National Council for Community Behavioral Healthcare: Notes on the Affordable Care Act

Event Horizontal

Overview

A Historic Week for Behavioral Health — You Made It Possible!As we celebrate the 236th anniversary of American independence tomorrow, behavioral health has added cause to rejoice as we look back upon a historic week.On June 28, the Supreme Court upheld the Affordable Care Act. Last week, we also witnessed what National Council lobbyist Al Guida rightly describes as “an unprecedented superfecta for behavioral health in the United States Congress” —  as nearly 600 advocates gathered on Capitol Hill to raise their voices in support of persons with mental and addiction disorders at our 8th Annual Policy Institute and Hill Day.The “superfecta” played out in the form of four bills introduced in Congress in a single week, focused exclusively on improving care for the 1 in 5 Americans with behavioral health challenges:Excellence in Mental Health Act (H.R. 5989) — Companion to S. 2257, this legislation will establish national standards and oversight for Federally Qualified Community Behavioral Health Centers (FQCBHCs). These standards will bolster our nation’s community mental health and addictions system, providing new support for integrated and simplified treatment.Mental Health First Aid Higher Education Act (Two bills — H.R. 5996 / S. 3325) — This bill will authorize a demonstration program to train college faculty and staff in Mental Health First Aid, a community education program that helps people identify, understand, and respond to signs of mental illnesses and addictions and deal with psychiatric crises. More than 60,000 caring citizens across the U.S. have already been trained in Mental Health First Aid, a program that helps people take care of themselves and of each other.Behavioral Health Information Technology Act (H.R. 6043) — Much like its counterpart in the Senate (S.539), this bill will add community mental health centers, psychiatric hospitals, mental health treatment facilities, and substance abuse treatment facilities to the list of organizations eligible for federal incentive payments. Currently, you can receive incentive payments for the adoption of health information technology if you have a psychiatrist or nurse practitioner on staff. Both bills would extend incentive payments for electronic health records to certain types of behavioral health organizations that are not currently eligible.These successes are impossible without your help. Thank you to all those who came to Hill Day — your presence and your advocacy in support of these bills and other issues makes a difference. And we are thankful to our partners, Mental Health America and U.S. Psychiatric Rehabilitation Association, who amplified our voice on the Hill. We also appreciate the support of our speakers, panelists, sponsors and exhibitors, without whose support Hill Day would simply not be possible.However, even as we celebrate these milestones, there is much to be done. We need your continued advocacy to help advance the superfecta of bills the National Council has championed on your behalf through Congress and to have them turned into law. Please watch out for our Action Alerts and contact your members of Congress to urge co-sponsorship and support for our legislation.And what of the much-awaited Supreme Court decision? The ACA has been upheld and now pressure is on the states to act decisively. States need to decide whether to implement an insurance exchange or default to a federally run alternative; whether to expand their Medicaid programs; and how quickly and effectively they can implement eligibility systems. At the same time, the ACA’s effectiveness in reducing costs will come into sharp focus. As we move forward with implementation of the ACA, reducing costs is an imperative. The ACA’s provisions around insurance coverage have been simple compared to the promise to deliver on cost containment while improving quality. The spotlight will be on the features that are intended to reduce costs — features many of you are already executing — eliminating fee for service incentives and payments for unnecessary care; improved coordination between providers; adoption of information technologies; and implementation of health homes and accountable care organizations to coordinate care.As you continue on this journey, the National Council is here to help. We offer an array of practice improvement initiatives and consulting services — designed for the future — from open access to trauma treatment to EHR implementation; from services for co-occurring disorders to the expertise of the SAMHSA-HRSA Center for Integrated Health Solutions. We’re committed to building a skilled workforce. And we’ve certified 60,000 Mental Health First Aiders in 47 States. We support research, produce an army of policy papers, e-newsletters and webinars — and we create peer-to-peer learning opportunities.Please don’t hesitate to contact us at any time to see how you can take advantage of any of these opportunities. You can reach me at [email protected] or at 202.684.7457 at any time.Happy Fourth!Best Regards,Linda Rosenberg, MSWPresident and CEONational Council for Community Behavioral Healthcare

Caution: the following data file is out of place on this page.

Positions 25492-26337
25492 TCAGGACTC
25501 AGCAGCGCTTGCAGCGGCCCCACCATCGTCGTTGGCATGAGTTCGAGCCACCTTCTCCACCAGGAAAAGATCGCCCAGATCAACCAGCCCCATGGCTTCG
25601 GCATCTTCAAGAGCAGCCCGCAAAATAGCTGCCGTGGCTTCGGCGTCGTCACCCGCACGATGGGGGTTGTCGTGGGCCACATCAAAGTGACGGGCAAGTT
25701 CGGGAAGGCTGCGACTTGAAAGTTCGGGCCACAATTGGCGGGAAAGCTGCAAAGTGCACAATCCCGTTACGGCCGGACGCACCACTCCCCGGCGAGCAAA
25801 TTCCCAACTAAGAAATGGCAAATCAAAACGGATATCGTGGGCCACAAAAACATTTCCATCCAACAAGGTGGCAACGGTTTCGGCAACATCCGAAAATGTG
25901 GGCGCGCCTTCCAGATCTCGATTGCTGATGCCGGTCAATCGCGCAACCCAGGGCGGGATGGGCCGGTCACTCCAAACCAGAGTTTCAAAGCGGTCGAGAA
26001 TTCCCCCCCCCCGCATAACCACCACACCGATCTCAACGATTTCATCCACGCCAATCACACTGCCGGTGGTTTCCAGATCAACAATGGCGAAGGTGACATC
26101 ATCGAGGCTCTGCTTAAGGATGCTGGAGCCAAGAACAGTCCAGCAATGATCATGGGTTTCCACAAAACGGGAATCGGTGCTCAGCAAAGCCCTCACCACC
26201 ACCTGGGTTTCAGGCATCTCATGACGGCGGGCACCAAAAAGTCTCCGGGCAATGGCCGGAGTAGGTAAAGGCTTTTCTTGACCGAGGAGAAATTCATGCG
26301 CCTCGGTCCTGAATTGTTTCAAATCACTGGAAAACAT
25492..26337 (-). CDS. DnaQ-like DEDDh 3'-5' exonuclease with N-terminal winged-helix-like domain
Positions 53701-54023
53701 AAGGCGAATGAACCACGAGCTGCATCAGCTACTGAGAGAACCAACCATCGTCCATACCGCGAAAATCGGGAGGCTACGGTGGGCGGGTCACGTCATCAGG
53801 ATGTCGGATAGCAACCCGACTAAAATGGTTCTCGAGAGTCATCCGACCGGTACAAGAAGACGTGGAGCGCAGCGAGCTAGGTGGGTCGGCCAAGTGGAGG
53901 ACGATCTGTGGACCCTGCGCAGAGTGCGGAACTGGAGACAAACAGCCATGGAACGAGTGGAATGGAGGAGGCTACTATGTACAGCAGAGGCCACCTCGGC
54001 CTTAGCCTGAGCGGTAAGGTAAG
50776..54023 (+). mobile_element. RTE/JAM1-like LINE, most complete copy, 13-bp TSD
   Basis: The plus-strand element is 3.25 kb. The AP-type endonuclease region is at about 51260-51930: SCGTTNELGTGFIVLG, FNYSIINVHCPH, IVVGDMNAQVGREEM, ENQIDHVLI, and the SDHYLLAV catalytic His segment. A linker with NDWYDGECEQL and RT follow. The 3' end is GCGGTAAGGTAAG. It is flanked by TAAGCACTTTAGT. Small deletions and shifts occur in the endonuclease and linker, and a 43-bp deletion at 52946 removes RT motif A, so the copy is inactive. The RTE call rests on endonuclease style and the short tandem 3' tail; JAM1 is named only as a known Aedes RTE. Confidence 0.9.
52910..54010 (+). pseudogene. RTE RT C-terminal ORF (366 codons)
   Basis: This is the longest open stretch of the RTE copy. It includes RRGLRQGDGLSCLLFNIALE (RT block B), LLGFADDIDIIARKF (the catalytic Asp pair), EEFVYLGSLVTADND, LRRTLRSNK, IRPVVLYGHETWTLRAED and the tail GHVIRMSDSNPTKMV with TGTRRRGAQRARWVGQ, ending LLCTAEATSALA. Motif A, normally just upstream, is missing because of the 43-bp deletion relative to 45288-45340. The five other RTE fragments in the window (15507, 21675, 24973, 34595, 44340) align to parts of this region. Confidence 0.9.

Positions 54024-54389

Go to top